Tourism is worth £6bn a year in the Heart of England region. It reckons business is currently 75 per cent down on this time last year, while the postponement of the Cheltenham Festival has cost as much as £40m.
Chris Collier, chief executive of the Cumbria tourist board, met last week with Janet Anderson, the minister in charge of tourism, to demand a three-part rescue package that comprised suspension of business rates and other taxes, an immediate compensation fund and the promise of a multimillion-pound marketing campaign when foot-and-mouth is finally eradicated.
“There is no understanding and appreciation of the loss to tourism by the government,” said Ms Collier. “In Cumbria we are losing approaching £10m a week and 350 jobs a week. If that was happening in the manufacturing industry people would be jumping up and down about it.”
Ms Collier attacked the Lake District National Park Authority for issuing what she claimed was a damaging “stay-away” message when the two most popular tourist activities in the region were touring by car and visiting towns and village – activities that should be unaffected by foot-and-mouth disease.
Howard Christie, owner of the Wasdale Head Inn, at the foot of Scafell Pike, England’s highest mountain, surveyed his empty hotel and declared: “This is a disaster moving towards a catastrophe. Tourism is being harder hit than farming. I do feel for the farmers, but to put it into context I could have bought all the livestock in the valley with my losses (currently £26,000) and still had change. I also employ more people in the hotel than are employed in agriculture.”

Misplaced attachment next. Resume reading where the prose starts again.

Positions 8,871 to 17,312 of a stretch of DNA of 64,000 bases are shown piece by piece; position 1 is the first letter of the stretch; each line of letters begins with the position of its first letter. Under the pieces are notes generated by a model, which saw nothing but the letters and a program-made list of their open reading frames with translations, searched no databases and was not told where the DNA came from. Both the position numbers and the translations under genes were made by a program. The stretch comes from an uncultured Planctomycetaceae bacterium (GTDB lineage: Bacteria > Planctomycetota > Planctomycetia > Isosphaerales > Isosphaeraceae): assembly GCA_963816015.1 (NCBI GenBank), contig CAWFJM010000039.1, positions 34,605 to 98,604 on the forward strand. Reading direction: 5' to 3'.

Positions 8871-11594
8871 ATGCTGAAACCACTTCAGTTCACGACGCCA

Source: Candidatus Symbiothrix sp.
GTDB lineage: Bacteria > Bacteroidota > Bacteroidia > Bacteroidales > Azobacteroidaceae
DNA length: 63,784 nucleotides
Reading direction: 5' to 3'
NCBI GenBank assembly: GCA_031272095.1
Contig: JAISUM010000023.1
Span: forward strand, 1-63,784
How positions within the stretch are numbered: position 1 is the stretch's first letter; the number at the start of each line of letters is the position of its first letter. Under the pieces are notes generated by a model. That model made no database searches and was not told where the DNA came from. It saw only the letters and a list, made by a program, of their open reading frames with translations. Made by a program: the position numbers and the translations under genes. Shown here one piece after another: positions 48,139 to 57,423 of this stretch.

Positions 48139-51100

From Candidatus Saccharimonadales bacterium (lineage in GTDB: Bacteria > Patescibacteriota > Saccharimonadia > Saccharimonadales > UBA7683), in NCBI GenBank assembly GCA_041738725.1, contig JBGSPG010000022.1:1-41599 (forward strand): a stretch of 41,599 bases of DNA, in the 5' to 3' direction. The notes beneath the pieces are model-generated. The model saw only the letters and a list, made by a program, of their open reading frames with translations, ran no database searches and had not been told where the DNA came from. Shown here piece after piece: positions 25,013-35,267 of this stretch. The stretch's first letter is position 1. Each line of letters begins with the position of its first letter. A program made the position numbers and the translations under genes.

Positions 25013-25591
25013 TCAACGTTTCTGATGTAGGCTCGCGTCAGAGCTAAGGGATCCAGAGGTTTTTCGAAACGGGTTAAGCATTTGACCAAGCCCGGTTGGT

His inn has 13 rooms and six self-catering apartments. At this time of year he would normally have occupancy rates of about 50 per cent during the week and 100 per cent at weekends. Currently, there is no one staying at the hotel. Everyone has cancelled, except for one couple on an annual visit to celebrate their wedding anniversary. He estimates his losses to date at £26,000.
Miles Hunter, owner of the Pen-y-Dyffryn country hotel in Shropshire, where there have been no confirmed cases of foot-and-mouth, is in equal despair. Last week he laid off three part-time staff. His four permanent workers, including two chefs and a manager, are also now facing redundancy.